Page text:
Mike Logan, head coach of a 16U team in 2017, is in his 11th season with the Scrappers.

The former Northridge High School head coach sees his job as getting college exposure, building up their baseball skills and teaching them life lessons.

Logan tells players and their parents about college opportunities and stresses the academic side of the equation.

“A lot of times schools might not have much athletic money to give,” says Logan. But there is bound to be funds for good students.

Logan points players toward showcases and sends out weekly emails to college coaches giving them the Scrappers schedules, roster, contact numbers and more.

With players coming from so many different backgrounds, Logan and his assistants — Brian Bishop and Chad Sherwood — stay with the fundamentals and build on their foundation of skills.

Most importantly to Logan is developing “young men of character.”

“This game can teach you about failure,” says Logan. “You get to learn to handle adversity at a young aage. When they become adults, it’s for real.”

Logan, which coached older son Brock with the Scrappers and now is with younger son Nick, sees a group of players that it is talented enough to be successful on the diamond and is also tight off the field.

One group text message and the boys are off the movies together.

It’s this kind of philosophy which drew the former Indiana Dirt Devils from the Fremont area to join the organization in 2017 as the 13U Black Scrappers.

“The kids in that organization are amazing,” says 13U pitching coach Geoff Gilbert. “They support each other. (Younger players) know who the better older kids in our organization are they talk about them all the time. They look up to them.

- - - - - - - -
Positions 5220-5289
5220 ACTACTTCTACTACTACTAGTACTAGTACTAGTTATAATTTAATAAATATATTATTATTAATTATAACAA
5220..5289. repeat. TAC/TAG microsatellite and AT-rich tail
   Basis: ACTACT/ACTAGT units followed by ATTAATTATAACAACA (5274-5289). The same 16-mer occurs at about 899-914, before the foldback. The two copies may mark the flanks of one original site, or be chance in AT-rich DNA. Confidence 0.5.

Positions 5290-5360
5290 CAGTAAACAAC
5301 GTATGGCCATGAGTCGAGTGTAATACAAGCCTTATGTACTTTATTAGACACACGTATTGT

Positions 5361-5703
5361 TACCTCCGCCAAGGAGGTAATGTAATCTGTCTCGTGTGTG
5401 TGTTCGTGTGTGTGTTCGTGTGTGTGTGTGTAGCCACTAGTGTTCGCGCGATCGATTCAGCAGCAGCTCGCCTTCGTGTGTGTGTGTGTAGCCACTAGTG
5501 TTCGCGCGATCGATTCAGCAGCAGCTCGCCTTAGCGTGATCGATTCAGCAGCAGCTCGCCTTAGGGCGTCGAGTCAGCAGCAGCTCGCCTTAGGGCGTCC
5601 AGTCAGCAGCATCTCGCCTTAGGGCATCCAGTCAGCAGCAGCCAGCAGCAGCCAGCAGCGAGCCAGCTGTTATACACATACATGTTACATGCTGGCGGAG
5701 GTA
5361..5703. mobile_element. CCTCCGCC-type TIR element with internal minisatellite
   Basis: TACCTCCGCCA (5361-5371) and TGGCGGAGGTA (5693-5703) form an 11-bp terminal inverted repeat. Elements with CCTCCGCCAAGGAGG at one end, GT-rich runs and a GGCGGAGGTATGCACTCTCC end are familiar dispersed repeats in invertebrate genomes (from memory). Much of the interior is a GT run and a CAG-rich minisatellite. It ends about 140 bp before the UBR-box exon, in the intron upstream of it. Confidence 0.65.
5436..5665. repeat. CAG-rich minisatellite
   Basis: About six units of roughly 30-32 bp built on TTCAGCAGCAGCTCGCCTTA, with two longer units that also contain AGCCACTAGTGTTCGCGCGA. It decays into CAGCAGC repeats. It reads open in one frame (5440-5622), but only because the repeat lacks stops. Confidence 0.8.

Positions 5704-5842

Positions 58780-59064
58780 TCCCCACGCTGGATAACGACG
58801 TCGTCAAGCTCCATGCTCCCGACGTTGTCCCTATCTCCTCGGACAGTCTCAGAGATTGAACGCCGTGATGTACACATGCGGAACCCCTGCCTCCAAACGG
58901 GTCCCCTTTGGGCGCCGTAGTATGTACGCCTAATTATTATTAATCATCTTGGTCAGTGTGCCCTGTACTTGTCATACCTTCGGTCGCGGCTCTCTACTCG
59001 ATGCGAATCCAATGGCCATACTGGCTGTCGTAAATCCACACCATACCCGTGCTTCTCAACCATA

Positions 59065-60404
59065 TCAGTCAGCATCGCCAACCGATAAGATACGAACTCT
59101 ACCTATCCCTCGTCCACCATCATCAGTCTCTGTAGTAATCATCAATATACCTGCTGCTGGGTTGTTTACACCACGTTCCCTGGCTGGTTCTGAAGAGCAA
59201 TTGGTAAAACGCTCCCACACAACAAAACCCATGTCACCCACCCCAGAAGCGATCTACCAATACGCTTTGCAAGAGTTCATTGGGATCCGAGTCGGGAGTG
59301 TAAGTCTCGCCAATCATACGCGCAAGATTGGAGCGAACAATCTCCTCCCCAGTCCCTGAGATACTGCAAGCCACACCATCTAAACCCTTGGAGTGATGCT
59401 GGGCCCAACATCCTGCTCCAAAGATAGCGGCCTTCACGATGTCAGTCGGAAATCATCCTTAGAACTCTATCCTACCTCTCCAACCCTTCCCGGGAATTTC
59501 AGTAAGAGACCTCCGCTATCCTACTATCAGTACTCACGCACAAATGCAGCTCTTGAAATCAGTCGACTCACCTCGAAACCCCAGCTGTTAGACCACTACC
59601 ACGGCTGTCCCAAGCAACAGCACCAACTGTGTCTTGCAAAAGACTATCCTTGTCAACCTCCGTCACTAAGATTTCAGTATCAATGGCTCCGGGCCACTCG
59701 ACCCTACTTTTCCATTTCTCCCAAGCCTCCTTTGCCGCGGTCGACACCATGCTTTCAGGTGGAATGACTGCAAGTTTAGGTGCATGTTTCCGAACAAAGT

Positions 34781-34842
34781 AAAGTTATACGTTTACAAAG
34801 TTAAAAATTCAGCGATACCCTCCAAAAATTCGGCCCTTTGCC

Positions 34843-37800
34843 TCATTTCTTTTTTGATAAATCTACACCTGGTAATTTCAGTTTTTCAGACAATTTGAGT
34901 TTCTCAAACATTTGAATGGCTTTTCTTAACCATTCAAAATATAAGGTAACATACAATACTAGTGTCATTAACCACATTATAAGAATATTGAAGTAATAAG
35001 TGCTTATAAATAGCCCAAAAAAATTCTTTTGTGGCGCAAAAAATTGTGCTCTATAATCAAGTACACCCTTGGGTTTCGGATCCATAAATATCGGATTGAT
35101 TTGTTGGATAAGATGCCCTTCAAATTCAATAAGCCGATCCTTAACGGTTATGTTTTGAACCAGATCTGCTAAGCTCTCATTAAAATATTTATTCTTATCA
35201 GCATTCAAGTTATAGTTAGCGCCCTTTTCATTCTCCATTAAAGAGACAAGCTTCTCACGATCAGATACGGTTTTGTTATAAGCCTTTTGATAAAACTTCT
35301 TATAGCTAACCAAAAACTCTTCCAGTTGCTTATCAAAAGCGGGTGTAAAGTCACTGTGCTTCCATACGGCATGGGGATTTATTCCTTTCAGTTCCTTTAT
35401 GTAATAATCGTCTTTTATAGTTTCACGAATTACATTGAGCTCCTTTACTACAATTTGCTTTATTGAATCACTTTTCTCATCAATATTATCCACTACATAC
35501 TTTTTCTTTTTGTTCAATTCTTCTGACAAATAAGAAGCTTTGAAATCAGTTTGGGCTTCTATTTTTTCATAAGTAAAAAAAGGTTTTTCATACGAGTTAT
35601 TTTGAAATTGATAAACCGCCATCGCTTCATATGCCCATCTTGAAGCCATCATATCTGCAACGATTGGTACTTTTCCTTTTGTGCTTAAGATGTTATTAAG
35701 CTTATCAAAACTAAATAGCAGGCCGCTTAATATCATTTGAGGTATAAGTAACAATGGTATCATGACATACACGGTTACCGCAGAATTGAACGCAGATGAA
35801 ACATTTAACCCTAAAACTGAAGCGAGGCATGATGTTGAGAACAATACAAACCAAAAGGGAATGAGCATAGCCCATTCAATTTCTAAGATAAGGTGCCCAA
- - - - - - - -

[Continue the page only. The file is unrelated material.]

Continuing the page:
“I brag on my team all the time and they are pretty good, but our kids are even better young men than they are baseball players.”

The Dirt Devils won two BPA World Series titles, finished second in another and high in yet another before hooking up with Blondell and company.

“The Scrappers have a great reputation,” says Gilbert, who counts son and left-hander Carter Gilbert among his pitchers. “They have big-name recognition. We were a little tiny team in a little tiny pond and couldn’t get kids to try out with us. We’ll be drawing from a much bigger talent pool.”

As a single-team organization, the Dirt Devils dictated everything. With the Scrappers, where Blondell handles all the administrative matters, Gilbert, head coach Brian Jordan and assistant Michael Hogan retain control over their roster and some say in their schedule while also benefitting from the bulk buying power of a larger organization which is sponsored by DeMarini and Wilson.

“With everything they had to offer in the winter, it was a great opportunity,” says Gilbert, who works a few nights a week at the Scrap Yard and has daughter Ava Gilbert playing for the 10U Lady Scrappers team. “We decided to make the switch.”

With players spread out, 13U Black practices one day a week in Ashley (near Fremont and Kendallville) and once at either Pierre Moran or Riverview parks in Elkhart or Newton Park in Lakeville. The older teams practice at Elkhart Memorial, Elkhart Central or South Bend Washington high schools. Scrappers softball practices are conducted at Penn High School.

While players 15U and above tend to play after the high school season is over, the younger teams like 13U Black play 10 to 12 tournaments in the spring and summer.

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The Michiana Scrappers 13U Black players and families celebrate the Fourth of July. in 2017 (Michiana Scrappers Photo)